"I think stage two will be a definite bunch sprint, as long as the race is held together by the sprint teams, that will happen," Goss told Cyclingnews.
Weather permitting, there are three predicted sprint opportunities on stage two's finishing city of Sacramento, stage five into Paso Robles and stage eight into Thousand Oaks.
Goss took a small break from racing following a series of prestigious victories during the early season that included Cancer Council Classic, Santos Tour Down Under stage one, Tour of Oman stage two, Paris-Nice stage three and Milan-San Remo.
"Training has been going well but I haven't raced for nearly five weeks," Goss said. "It is a bit of an uncertainty but training has been going well and my form is coming up OK and so this should be a good race for me."
The Amgen Tour of California attracted a top notch sprint line up that includes current UCI World Road Champion Thor Hushovd (Garmin-Cervelo), Juan Jose Haedo (Saxo Bank), Greg Henderson and Ben Swift (Sky ProCycling) among others.
"There is such a high quality of sprinters here, every race we go to now there are a high quality of sprinters," Goss said. "There isn't really one guy that you can say you have to ride next to because there is a list of maybe six riders like that here. We just have to focus on our team doing what they do best and then I have to worry about finishing it off for them."
Goss is focused on the second half of his season, which includes lining up at the Tour de France in July and ending the season with a strong performance at the UCI World Championships held in September in Copenhagen, Denmark.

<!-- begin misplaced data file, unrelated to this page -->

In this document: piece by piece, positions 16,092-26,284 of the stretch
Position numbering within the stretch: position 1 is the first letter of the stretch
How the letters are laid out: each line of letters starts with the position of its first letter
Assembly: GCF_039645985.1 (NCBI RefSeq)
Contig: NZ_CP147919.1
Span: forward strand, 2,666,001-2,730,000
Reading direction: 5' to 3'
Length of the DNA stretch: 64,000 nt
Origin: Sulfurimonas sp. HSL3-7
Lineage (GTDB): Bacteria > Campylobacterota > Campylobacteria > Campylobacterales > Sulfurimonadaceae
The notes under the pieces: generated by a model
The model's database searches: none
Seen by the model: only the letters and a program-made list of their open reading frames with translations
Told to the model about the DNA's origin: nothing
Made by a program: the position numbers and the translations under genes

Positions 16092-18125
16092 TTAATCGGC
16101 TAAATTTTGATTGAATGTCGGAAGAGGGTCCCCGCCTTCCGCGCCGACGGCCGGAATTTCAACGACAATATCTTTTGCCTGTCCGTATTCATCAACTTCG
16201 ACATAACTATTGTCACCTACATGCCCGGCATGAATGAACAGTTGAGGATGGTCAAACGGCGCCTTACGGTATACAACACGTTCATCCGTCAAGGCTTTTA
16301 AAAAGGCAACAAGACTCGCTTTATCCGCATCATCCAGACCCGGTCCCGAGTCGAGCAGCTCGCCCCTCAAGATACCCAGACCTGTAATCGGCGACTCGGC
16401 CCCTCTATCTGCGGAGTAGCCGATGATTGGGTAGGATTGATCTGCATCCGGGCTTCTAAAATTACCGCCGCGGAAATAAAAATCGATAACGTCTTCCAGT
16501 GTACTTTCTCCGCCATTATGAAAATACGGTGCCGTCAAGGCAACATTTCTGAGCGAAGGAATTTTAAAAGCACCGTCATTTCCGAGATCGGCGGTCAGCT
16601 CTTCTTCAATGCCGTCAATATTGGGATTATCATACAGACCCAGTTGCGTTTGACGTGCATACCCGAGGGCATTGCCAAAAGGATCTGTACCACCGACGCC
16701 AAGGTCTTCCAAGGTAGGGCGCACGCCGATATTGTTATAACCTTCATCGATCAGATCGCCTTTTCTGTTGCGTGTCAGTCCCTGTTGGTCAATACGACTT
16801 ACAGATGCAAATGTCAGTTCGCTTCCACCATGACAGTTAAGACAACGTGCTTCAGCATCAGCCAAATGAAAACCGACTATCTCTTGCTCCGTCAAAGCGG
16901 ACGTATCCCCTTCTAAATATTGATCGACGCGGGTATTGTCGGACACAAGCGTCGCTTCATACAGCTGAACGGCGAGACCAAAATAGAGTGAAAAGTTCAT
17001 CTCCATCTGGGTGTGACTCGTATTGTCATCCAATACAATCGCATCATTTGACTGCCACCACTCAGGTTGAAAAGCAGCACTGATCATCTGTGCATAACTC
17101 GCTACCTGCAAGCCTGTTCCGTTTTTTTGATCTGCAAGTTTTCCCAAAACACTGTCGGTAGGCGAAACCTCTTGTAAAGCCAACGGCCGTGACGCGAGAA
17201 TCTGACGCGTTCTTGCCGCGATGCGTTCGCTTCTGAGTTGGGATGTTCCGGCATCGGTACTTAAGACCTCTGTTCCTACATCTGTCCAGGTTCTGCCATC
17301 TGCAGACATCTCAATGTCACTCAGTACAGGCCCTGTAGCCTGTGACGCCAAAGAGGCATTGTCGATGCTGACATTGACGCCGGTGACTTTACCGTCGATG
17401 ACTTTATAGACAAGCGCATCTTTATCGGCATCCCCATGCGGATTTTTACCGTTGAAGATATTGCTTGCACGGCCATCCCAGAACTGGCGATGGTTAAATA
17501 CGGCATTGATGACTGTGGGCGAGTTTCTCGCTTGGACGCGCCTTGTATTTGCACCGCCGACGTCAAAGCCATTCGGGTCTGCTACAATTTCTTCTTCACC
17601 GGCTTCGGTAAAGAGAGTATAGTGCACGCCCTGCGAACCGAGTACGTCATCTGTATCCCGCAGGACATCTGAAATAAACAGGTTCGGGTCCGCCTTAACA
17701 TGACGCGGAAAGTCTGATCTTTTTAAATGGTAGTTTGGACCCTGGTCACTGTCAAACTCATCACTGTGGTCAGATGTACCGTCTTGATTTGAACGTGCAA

"I've had the perfect start to my season so it is easier to come into the next part with confidence and feeling really good," Goss said. "My goals are to go to the Tour de France and coming off of a good early season puts me in the mindset to focus and reset my new goals. I'll use the next stage races to build up my form, I'm not in 100 per cent for right now, but I can build up over the next two months to where I was. I can hopefully be at the Tour de France and be really good there."
"Worlds will be another big goal," he added. "It is a flat course and that is an opportunity at the World Championships that we [sprinters] don't get very often. It is going to be a difficult year for me and a really long year. I will have to time the form that I have really well."
Kirsten Frattini has been involved in bike racing from the grassroots level all the way to the World Cup. She is an honours graduate of Kinesiology and Health Science from York University in Toronto, Canada. Kirsten has worked in both print and digital publishing. She started with Cyclingnews as a North American Correspondent in 2006, and was responsible for reporting from the US and Canadian racing scene. Now as a Production Editor, she produces international race coverage for all cycling disciplines, edits global news and writes features.
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